Good Samaritan: A Man of the People
How one local is doing his part to help the homeless
By Daryl MoorePosted Jul 11, 2012
You might say that Brian Garner is a man of the people – better yet, you might say that he is a man of the underprivileged people. Through a program he calls Brian’s Progressive Outreach, located in Baton Rouge, Garner uses his own money to purchase food and other supplies for local homeless shelters and their patrons.
Since 2008, Garner has organized events to aid the homeless every quarter or so, usually at the One Stop Homeless Shelter, spending around $1,000 each time. Not only does he provide food through these events, but Garner also distributes articles of clothing, razors and electric shavers, cell phone chargers, and other personal items. He also organizes an annual back-to-school “Backpack Giveaway” in an effort to provide underprivileged kids with the necessary supplies that a school requires of its students. While Garner does purchase some of these things himself, most products he brings to shelters are items that have been donated by the local community.
“There are a lot of homeless people here in Baton Rouge,” said Garner. “Some of them know how to get help, [and] some don’t. The bad thing about it is we have a lot of young people who are homeless, ages 20-27, and a lot of pregnant teenage girls. All of them have a story, just like the rest of us.”
Not only does Garner provide the food at some of the local shelters, but he is also known to cook for the underprivileged of Baton Rouge as well. He recently placed highly at this year’s Juneteenth cook-off.
When asked to explain how his aid process came about, Garner took a moment, then opened right up.
Having left Louisiana after high school to play college ball, Garner returned a few years later and stumbled upon inspiration he didn’t even know he needed.
“At first, I was working with a social club named Bold and Beautiful,” said Garner. “Shortly after I moved back [here] from Florida, Baton Rouge hit a bad cold snap.”
He then paused and took a moment to break some things down for me. He pointed out that there is a large space under the overpass bridge that takes you into downtown Baton Rouge.
“In that area,” Garner said, “there are about 30 or 40 homeless people who may be living there. A lot of homeless [people] don’t like to live in the shelter because of the rules and guidelines. Every now and then the city will come through and offer them a one-way ticket anywhere in the U.S. just to get them out [from under the bridge].”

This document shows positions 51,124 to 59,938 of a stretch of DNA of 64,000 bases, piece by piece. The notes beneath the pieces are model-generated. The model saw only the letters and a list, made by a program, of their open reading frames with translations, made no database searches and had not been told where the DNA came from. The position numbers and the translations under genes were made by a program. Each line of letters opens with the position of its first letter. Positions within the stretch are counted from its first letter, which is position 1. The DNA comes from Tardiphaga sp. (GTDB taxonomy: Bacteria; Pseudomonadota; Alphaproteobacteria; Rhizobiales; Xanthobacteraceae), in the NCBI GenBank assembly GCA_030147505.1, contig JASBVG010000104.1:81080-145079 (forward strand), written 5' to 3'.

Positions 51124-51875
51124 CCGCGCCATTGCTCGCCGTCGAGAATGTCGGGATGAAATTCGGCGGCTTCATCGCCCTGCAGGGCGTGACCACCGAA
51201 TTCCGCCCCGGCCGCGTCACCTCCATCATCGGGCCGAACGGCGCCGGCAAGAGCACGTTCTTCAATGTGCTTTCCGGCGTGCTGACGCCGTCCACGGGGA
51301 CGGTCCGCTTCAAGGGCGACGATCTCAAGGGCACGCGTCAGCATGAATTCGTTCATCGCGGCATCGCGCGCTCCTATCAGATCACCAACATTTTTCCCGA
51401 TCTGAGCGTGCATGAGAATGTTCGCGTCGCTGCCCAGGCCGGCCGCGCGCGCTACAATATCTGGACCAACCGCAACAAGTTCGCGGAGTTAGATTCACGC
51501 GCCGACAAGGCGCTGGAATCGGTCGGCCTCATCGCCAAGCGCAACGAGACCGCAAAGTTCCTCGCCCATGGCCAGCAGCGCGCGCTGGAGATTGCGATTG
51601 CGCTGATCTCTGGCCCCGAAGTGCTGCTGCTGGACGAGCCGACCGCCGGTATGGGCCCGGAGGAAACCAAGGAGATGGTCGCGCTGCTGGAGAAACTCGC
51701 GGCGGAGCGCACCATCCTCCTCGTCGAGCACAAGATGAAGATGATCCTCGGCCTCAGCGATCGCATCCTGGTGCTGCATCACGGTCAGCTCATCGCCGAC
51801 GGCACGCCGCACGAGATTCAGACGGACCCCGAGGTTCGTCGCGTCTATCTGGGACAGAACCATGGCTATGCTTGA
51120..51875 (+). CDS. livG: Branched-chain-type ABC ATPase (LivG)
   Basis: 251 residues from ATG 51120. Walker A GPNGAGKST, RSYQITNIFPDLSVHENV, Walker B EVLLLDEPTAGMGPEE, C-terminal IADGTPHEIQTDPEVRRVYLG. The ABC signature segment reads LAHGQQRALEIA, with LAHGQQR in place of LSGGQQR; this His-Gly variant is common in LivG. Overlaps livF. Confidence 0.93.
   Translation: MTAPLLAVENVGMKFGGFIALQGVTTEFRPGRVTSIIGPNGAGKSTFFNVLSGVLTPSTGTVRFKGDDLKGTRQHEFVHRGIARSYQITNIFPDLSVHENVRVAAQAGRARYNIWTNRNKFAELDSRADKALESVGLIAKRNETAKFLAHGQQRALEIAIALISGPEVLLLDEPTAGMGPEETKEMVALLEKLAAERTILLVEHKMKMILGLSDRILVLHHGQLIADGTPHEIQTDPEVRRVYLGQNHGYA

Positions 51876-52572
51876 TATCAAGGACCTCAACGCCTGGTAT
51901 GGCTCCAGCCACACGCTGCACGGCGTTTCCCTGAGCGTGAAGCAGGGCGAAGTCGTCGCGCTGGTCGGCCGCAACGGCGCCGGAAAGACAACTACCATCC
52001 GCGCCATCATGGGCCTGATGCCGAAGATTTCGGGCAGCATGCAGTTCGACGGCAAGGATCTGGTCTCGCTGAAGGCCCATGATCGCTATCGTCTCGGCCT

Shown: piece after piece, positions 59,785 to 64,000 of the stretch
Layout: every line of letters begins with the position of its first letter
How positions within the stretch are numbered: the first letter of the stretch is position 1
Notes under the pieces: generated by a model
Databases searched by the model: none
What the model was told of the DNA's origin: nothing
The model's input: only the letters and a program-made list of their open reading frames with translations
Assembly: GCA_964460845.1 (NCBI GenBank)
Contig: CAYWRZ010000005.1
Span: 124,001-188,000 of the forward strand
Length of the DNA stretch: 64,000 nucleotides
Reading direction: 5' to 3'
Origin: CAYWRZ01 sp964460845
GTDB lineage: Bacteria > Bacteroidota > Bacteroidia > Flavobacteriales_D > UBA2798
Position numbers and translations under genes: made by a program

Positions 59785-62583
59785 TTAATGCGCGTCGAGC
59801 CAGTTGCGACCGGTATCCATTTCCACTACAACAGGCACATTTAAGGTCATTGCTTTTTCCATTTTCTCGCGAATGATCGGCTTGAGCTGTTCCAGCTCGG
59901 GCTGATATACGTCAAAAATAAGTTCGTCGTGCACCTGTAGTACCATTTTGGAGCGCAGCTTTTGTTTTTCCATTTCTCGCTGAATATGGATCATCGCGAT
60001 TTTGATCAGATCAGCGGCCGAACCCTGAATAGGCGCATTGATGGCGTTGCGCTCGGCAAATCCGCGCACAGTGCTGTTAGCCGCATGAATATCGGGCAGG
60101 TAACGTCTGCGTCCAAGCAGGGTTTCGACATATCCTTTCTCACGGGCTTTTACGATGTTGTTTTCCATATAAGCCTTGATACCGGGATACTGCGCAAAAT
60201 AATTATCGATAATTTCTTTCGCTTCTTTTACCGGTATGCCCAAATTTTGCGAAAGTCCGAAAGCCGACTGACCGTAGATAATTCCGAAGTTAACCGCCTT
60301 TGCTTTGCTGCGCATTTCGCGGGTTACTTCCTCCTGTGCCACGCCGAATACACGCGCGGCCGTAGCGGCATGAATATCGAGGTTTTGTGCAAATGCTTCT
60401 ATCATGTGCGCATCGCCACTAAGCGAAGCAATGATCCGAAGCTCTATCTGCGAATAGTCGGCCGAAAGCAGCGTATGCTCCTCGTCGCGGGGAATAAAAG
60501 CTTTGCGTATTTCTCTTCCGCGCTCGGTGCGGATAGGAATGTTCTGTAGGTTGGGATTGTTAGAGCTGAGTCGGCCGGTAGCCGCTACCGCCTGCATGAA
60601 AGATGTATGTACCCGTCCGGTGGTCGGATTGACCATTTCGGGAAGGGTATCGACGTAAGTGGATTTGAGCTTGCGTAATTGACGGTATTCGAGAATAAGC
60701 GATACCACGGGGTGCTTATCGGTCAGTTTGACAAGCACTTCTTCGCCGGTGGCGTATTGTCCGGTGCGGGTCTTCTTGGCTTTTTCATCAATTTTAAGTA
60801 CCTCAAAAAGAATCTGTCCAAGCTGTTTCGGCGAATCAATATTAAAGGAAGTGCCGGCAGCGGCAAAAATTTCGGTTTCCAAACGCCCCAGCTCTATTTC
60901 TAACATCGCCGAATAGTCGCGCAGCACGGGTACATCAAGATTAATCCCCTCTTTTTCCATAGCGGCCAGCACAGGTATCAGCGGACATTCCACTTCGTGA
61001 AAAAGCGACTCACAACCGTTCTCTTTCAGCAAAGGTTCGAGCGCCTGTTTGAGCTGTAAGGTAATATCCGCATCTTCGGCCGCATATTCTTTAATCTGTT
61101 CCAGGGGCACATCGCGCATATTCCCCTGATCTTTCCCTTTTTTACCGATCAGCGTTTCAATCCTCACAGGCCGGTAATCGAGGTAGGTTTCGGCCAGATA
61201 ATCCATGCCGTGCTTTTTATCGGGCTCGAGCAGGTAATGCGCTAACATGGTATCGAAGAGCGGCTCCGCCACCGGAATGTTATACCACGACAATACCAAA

Garner recalled that during the “cold snap” he started bringing the homeless food and donated items.
“And that’s how it started,” he said.
However, he noted, the homeless aren’t just confined to areas under interstate overpasses. On the contrary, there are homeless people all over.
“There’s a whole homeless community by the levee,” Garner said. “They’re very protective and don’t want to talk to people who are outside of their community or comfort zone. I just go down there with a pot of beans and rice and talk with them.”
Garner also volunteers at the Parker House and cooks for everyone there.
“I play football with some of the kids and bring donated bikes, toys, etcetera, to their drop-off point. I’m open for anything and looking for anything, especially for charity,” he said.
To that end, the “500 Backpacks Giveaway” is an important project here in Baton Rouge.
“The week before school starts,” said Garner, “we get backpacks donated from everywhere – from places like Footlocker and Academy Sports, to places like Wal-Mart and Office Depot.”
Any money donated to the cause is used to purchase other school supplies that likely aren’t included in one of the giveaway’s backpacks, which come stocked with school supplies already.
“I know other places are doing similar projects, but we have a lot of needy people here so we try and help out any way we can,” he said. “It’s a process, but if you keep working toward something, [you will succeed].”
To learn more about Brian’s Progressive Outreach program, including donation and volunteer information, call 225.993.1663.